Disaster Recovery

IT Resilience vs. Disaster Recovery: Understanding the Difference

If you’re like most leaders, you probably spend a lot of time thinking about disaster recovery and how to avoid it. After all, it’s the stuff of nightmares – a natural disaster or man-made catastrophe that knocks out your IT infrastructure, leaving your business in the lurch.

Disaster Recovery (DR) and IT Resilience are two different approaches to the same goal: keeping your organization running in the event of a disaster. While DR is more focused on recovering from a disaster, IT Resilience is about being prepared for one.

In this blog, we’ll look at each option and when you will need one over the other.

What is Disaster Recovery?

Disaster Recovery Services

Disaster recovery is restoring computing systems and data to a functional state after a disaster such as fire, flood, or theft. Disaster recovery can also include business continuity planning and testing, ensuring that an organization can continue operations despite an outage.

The organization can recover from a disaster. Disaster recovery plans are designed to help organizations return to normal operations after a disaster. Organizations that have deployed cloud computing solutions may also refer to their DR plan as a BC/DR plan (business continuity/disaster recovery).

What is IT Resilience?

IT resilience is about ensuring that the IT infrastructure can withstand any kind of disruption and still be able to perform its mission-critical tasks. A resilient IT infrastructure can continue to operate in the event of any type of failure, whether it’s technical or natural.

IT resilience is an organization’s ability to maintain operations despite disruptions in the availability of IT services. This means continuing to provide basic services even when there are issues with one or more parts of the IT infrastructure. 

This could include having redundant components or systems in place so that when one component fails, another can take over seamlessly, having backups ready so that users can continue working if there is a disruption, or using load balancing techniques so that multiple servers work together as if they were one server.

What’s the Difference Between IT Resilience and Disaster Recovery?

IT Resilience and Disaster Recovery

Disaster Recovery is a Process That Activates After a Disaster has Occurred

The term “resilience” refers to the ability of an IT service (or application) to maintain its level of service in the face of an outage. This differs from disaster recovery — which is focused on restoring normal operations after a catastrophic event. In other words, resilience is about keeping things running as usual, while disaster recovery services focus on restoring normal operations after something goes wrong.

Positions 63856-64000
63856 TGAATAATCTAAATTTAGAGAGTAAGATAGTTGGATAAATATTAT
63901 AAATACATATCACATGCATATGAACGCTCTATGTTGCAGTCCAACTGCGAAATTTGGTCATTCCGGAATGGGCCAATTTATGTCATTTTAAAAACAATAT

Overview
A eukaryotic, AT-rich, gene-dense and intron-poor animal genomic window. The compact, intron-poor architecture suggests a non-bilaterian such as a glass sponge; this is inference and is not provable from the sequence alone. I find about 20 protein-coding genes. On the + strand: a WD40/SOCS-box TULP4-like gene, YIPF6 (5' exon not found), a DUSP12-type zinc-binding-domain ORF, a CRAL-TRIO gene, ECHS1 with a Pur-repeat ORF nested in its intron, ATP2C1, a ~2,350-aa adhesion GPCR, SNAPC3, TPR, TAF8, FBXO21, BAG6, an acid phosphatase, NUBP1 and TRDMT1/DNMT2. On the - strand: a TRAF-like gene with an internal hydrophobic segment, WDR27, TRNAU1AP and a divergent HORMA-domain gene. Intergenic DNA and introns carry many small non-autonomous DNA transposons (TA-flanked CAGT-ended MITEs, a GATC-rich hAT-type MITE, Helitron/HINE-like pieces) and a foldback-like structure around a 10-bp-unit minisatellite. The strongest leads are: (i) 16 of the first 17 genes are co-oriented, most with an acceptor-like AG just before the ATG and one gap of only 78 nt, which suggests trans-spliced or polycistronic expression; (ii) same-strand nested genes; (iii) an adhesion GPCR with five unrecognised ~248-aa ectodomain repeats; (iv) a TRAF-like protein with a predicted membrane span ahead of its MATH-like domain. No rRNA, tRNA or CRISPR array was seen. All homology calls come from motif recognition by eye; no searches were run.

Disaster recovery is an emergency response plan for when your business experiences an unexpected catastrophe or disruption that could harm operations, such as an earthquake, flood, or hack. It’s different from IT resilience because it happens after a disaster has already occurred — not before.

IT Resilience is Preventative; Disaster Recovery is Reactive

IT resilience focuses on preventing problems before they happen. Disaster recovery focuses on reacting to problems after they occur.

IT resilience is about preventing disasters from occurring in the first place by making plans to protect against them before they occur. With IT resilience, you’re taking steps to avoid problems before they happen, so there are fewer issues when they do occur. For example, if there’s a potential risk of a data leak or a software virus getting embedded, you can install appropriate antivirus systems and conduct regular scans to prevent such an incident.

Disaster Recovery Helps Recover from Incidents

IT resilience helps your organization stay in control during an emergency by maintaining access to data, applications, and users even when disaster strikes. Disaster recovery helps ensure that you can recover quickly enough so that users can be back up and running as soon as possible after a disaster strikes.

On the other hand, IT resilience gives your organization the knowledge and tools to respond quickly if something goes wrong. And an IT consulting service can help you create a strategy to implement IT resilience by taking into account your previous incidents.

When Do You Need Disaster Recovery?

There are different types of events that trigger the need for recovery. 

A disaster may be a flood, hurricane, earthquake, or any other major event that damages critical infrastructure that affects your business continuity. A disruption could be something like a power outage, server failure, or even an attack on your systems. In most cases, you’ll have time to prepare for these types of events, but in some cases, they can take place without warning.

For example, if your data center suffers minor damage during a power outage but remains operational for most functions (e.g., email, file sharing), this would be considered an interruption rather than a full-blown incident requiring IT.

This is when you need disaster recovery services.

When Do You Need IT Resilience?

Achieving IT resilience requires systems, services, and processes that work together to protect your data and ensure availability. Let’s take a look at three common scenarios where you’ll need an IT resilience strategy and backup as a service:

  • You’re running a 24/7 operation where uptime is critical
  • You have key employees who work remotely from home or other offices, but they still need access to all their data and applications via VPNs or even the internet itself.
  • Your company’s cybersecurity model requires high-availability systems.

Do You Need Disaster Recovery Services or IT Resilience?

What many people don’t realize is that there are two distinct types of business continuity planning: disaster recovery and IT resilience. And while disaster recovery is essential for any organization with mission-critical systems, IT resilience can be just as important — especially if you want to survive in today’s competitive landscape.

Want to know more about how both of these can work well for your organization? Reach out to our IT consulting firm to discuss your recovery and resilience plans.

IT Consulting, Managed IT Services

Technical Support vs Managed Services: Which One is Best for Your Business?

You may not give it much thought, but the IT providers you choose to support your business can significantly affect your bottom line. You’re losing money if you’re experiencing downtime due to poor support. Even worse, if you’re being overcharged for services you don’t need, that’s money that could be put to better use elsewhere in your business.

So how do you know which type of IT services provider is right for your business? Let’s examine the differences between technical support and IT-managed services.

What is Technical Support?

Technical Support